What can a penny do?

Would you rather have £10 given to you today or a week’s time? Most would say today because we generally value things we currently have more than things we may get in the future. We want it now.

Sometimes the value can change quite dramatically if it’s a Scottish £10 note with English shopkeepers often refusing to take it, thinking it is worth nothing. And yet, if you offered that £10 to a homeless person, they would value it much more than even I (a thrifty Scot) would value that £10.

The value of £10 can change dramatically depending on what it enables the ocoinswner to do with it.

This is most visible when we receive letters from carers we’ve supported who have told us what it has enabled them to do. Small amounts of money can have a big impact on their lives with words and phrases like “heartfelt thanks”, “simply wonderful” and “no longer at my wits end” being used.

I look at the amounts involved and know that receiving such support would make much less of a difference to me. It’s a horrible process having to decide which carers you can support and which you cannot but unfortunately we, like everybody else, have limited funds. You have to judge where the money will have the greatest value.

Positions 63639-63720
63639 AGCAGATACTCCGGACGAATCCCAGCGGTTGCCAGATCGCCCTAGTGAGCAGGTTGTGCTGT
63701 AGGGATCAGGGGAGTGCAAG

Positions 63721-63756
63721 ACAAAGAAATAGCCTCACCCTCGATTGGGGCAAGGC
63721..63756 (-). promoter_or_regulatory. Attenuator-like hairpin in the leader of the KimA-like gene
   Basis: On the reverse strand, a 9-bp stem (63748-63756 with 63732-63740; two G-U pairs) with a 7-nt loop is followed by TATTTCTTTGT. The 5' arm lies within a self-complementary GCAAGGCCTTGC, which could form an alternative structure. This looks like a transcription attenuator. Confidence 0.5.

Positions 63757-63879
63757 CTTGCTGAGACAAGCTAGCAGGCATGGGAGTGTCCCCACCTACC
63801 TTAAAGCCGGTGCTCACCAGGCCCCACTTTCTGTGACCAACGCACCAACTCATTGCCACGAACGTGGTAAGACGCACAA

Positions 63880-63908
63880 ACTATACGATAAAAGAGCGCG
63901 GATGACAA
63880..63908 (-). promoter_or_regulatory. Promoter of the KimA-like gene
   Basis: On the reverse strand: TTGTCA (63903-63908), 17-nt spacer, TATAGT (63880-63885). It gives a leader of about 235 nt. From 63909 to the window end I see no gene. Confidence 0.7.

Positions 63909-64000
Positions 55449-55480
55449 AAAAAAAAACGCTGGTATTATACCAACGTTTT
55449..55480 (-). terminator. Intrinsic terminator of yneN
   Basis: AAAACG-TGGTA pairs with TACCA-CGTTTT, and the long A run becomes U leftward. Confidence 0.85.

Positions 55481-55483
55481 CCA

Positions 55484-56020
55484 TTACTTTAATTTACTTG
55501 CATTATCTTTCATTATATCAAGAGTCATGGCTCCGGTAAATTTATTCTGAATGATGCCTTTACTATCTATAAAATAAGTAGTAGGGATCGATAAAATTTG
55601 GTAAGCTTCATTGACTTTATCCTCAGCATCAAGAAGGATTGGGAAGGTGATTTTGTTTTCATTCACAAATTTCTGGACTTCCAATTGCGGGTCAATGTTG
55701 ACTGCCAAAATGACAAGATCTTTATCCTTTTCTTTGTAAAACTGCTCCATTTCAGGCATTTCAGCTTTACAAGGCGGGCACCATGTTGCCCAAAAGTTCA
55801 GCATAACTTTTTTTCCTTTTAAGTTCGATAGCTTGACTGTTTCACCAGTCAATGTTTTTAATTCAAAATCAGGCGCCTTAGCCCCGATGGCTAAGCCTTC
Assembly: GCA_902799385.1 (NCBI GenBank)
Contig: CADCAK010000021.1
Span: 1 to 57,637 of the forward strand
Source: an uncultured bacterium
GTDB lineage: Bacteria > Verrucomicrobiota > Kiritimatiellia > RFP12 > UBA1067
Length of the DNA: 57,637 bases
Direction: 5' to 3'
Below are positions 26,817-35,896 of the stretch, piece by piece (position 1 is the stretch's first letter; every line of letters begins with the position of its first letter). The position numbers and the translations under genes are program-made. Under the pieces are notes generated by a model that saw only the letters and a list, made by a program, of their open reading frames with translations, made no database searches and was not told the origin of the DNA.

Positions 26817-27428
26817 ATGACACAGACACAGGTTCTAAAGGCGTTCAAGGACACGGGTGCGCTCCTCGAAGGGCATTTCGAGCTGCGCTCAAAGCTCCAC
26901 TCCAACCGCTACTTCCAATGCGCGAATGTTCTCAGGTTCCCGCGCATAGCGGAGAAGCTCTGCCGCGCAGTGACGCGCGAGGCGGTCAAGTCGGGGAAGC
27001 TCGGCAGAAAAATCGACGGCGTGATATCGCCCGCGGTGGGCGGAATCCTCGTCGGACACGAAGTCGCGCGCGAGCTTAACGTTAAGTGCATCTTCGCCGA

The debate has started about cutting taxes to put more money into people’s pockets to increase spending to hopefully grow the economy. But the value of cutting taxes or a growing economy is dependent on who benefits from it and what does it enable them to do.

The balance has to be found between enabling people to build wealth to invest and spend, and enabling people to have a basic standard of living. My grandfather (a Conservative) used to describe a man he knew who would begrudge an extra penny on income tax. “A penny?! It’s only a penny. What difference would it make to you?” he would ask. The reply would be “It’s my penny, and I want to keep it”.

We must realise that a penny is not important in itself, but what it enables a person to do is. For carers, it can mean having a washing machine that works (desperately needed if caring for somebody incontinent), a ramp into the house, a first break in years or seeing a counsellor because the person you care for is dying. That seems pretty important to me.



August 17, 2011 - Posted by | Benefits, Budget, Scotland | , , ,

1 Comment »

  1. Well said Gordon!

    In my opinion, far too many people in this world don’t live in the real world, and are oblivious to the real value of money. What would they do if they had to give up everything suddenly to look after a loved one? Going from a huge wage to benefits? It happens! It really does! Worrying how you’re going to pay the bills, how you’re going to manage. I don’t want to reveal too much on here, but part of what I’m saying is from personal experience! It’s horrible, yet there are still those who haven’t got a clue!!! So that’s why I’m writing this comment to say Well said Gordon! Thank you for your wonderful blogs and Thank you for all that the PRTC do for us carers! We truly appreciate it! x

    Comment by caitlinswish | August 17, 2011 | Reply

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